A review of Waking the Witch (Women of the Otherworld, #11) by Kelley Armstrong)


ONLINE SUMMARY: “At twenty-one, Savannah Levine-orphaned daughter of a notorious dark witch and an equally notorious cutthroat sorcerer-considers herself a full-fledged member of the otherworld. The once rebellious teen has grown into a six-foot-tall, motorcycle-riding jaw-dropper, with an impressive knowledge of and ability to perform spells. The only problem is, she’s having a hard time convincing her adoptive parents, Paige and Lucas, to take her seriously as an adult. She’s working as the research assistant at the detective agency they founded, and when they take off on a romantic vacation alone, leaving her in charge, Savannah finds herself itching for a case to call her own. (She’s also itching for Adam, her longtime friend and colleague, to see her as more than just a little girl, but that’s another matter.)

Suddenly, Savannah gets the chance she’s been waiting for: Recruited by another supernatural detective, she travels to Columbus, Washington, a small, dying town. Two troubled young women have been found in an abandoned warehouse, murdered. Now a third woman’s dead, and on closer inspection small details point to darker forces at play. Savannah feels certain she can handle the case, but with signs of supernatural activity appearing at every turn, things quickly become more serious- and far more dangerous-than she realizes.”

MY REVIEW: I’m a little confused by some of the negative reviews Waking the Witch has received, in particular ones suggesting Savannah is weak, has no spunk and is not the kick-ass character they anticipated, boring and timid even. My not so glib response: Hunh??? I can’t help wondering what book they were reading.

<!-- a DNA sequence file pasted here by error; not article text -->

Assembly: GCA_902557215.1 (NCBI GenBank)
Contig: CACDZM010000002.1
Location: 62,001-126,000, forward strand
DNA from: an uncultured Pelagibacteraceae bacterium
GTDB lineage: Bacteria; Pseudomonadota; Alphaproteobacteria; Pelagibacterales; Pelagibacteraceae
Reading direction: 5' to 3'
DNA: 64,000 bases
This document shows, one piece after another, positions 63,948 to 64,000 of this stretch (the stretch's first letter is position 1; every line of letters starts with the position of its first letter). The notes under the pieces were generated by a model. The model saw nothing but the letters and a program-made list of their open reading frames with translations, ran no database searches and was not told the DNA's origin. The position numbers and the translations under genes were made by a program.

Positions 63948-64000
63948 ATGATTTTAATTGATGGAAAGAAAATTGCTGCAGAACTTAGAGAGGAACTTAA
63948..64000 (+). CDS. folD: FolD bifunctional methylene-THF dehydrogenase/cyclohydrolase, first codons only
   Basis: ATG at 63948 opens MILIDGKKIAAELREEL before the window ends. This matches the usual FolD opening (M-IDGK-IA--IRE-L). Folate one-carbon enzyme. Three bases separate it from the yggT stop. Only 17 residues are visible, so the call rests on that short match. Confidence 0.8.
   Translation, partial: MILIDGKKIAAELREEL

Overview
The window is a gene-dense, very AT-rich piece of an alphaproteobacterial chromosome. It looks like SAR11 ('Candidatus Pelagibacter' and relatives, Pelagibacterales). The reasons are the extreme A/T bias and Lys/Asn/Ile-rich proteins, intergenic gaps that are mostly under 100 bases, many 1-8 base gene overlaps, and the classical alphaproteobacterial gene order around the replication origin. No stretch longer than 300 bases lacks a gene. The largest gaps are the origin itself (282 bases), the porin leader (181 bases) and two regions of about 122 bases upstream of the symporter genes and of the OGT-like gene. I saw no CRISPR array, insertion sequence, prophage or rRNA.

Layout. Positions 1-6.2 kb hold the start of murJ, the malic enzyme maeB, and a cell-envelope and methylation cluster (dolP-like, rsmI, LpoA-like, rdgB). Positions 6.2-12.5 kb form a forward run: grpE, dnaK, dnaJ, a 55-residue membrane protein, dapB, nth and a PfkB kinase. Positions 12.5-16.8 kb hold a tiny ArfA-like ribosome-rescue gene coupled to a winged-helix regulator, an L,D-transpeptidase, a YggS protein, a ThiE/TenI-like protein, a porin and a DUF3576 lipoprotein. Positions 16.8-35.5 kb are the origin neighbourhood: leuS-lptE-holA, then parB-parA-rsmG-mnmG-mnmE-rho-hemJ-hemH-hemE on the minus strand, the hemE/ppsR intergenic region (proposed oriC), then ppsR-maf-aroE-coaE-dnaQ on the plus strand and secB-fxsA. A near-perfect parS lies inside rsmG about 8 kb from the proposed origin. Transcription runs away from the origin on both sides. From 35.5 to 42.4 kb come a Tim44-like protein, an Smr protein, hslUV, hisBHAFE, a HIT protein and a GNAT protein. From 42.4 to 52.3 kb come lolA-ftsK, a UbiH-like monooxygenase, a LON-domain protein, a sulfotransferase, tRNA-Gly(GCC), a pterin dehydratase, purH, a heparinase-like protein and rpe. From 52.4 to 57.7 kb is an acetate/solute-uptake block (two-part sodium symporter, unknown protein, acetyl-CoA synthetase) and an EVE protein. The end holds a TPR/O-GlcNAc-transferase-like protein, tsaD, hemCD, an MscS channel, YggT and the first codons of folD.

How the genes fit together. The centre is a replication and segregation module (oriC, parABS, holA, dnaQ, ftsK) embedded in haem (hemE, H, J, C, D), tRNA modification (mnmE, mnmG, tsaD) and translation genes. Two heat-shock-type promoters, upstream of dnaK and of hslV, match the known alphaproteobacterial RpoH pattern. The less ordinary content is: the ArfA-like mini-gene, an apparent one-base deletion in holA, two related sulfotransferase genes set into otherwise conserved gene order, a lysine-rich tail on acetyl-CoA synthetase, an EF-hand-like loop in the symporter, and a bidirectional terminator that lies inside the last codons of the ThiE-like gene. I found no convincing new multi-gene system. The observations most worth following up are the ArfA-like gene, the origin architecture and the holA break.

Okay, this charge was leveled mainly because she doesn’t pursue girlhood crush Adam with everything she has at her disposal, with all her not-inconsiderable powers, so it‘s a side issue to the main plot. It think, though, it applies to her situation as a whole. When she says “I was his co-worker and pal and that was all I was ever going to be. Take it or leave it. I decided to take it.” I don’t call that weak or timid. I call it maturing. Doesn’t mean at some point Savannah won’t set her sights on Adam, For now, it just means she accepts that the status quo is maybe how things are supposed to be. For me, that makes her a much more attractive character than the petulant, spoiled, selfish brat she was in the first book. Her character has grown considerably: the Savannah from earlier volumes would never, ever have been willing to sacrifice herself for “the greater good” ander regard for the young girl, Kayla, exposes yet another new side of her character — compassion.

Others have also complained about the cliff-hanger ending. Again, what that involves, without any spoilers, is again a side issue to the story. The main plot, the mystery Savannah came to solve, was certainly resolved adequately enough.

One of Armstrong’s gifts is to give each of her protagonist/narrators a distinctive voice. There’s no way one could confuse the 21 year old Savannah with Paige, Elena, or any other character in the WotO universe. Or, with Savannah the child or teen. She’s smart, sassy, and a helluva lot of fun. She’s also determined to prove her capabilities, and to move out from beneath Paige’s — and maybe her mom’s — shadow. She succeeds admirably and, I think, grows as a person, too. I like almost all Armstrong’s main characters — well, the women, anyway — and Savannah is no exception. DO I like her more than Paige? Mmmm…well, yeah. She’s managed to acquire some of Paige’s good traits without being such a tight-ass. Same reason that I like Diana in Tanya Huff’s Keeper’s Chronicles more’n I do Claire.

There are plenty of other interesting characters <i>Waking the Witch</i> , too:  and, though secondary, they’re well-drawn. There are, of course, a few stereotypes, too, but even those contribute to the depth of the story.

Admittedly, this is more of a mystery than it is a supernatural novel, at least until the very end. That said, it’s a pretty satisfying mystery, and Savannah tackles it as any PI would. Her investigation seems thorough and logical, even though it’s her first solo case.
I do have one issue with Waking the Witch, however: The actual killer doesn’t even put in an appearance until the final twenty or so pages, and that feels like something of a cheat.

This, I thought, was an excellent addition to a very fine series. It was an intriguing mystery with plenty of suspense, a bit — the perfect amount, for me, anyway — of romance (not with Adam). Moreover, it was a lot of fun. Really, really a lot of fun. And, of course, it featured Armstrong’s usually proficient craftsmanship.

Highly recommended.


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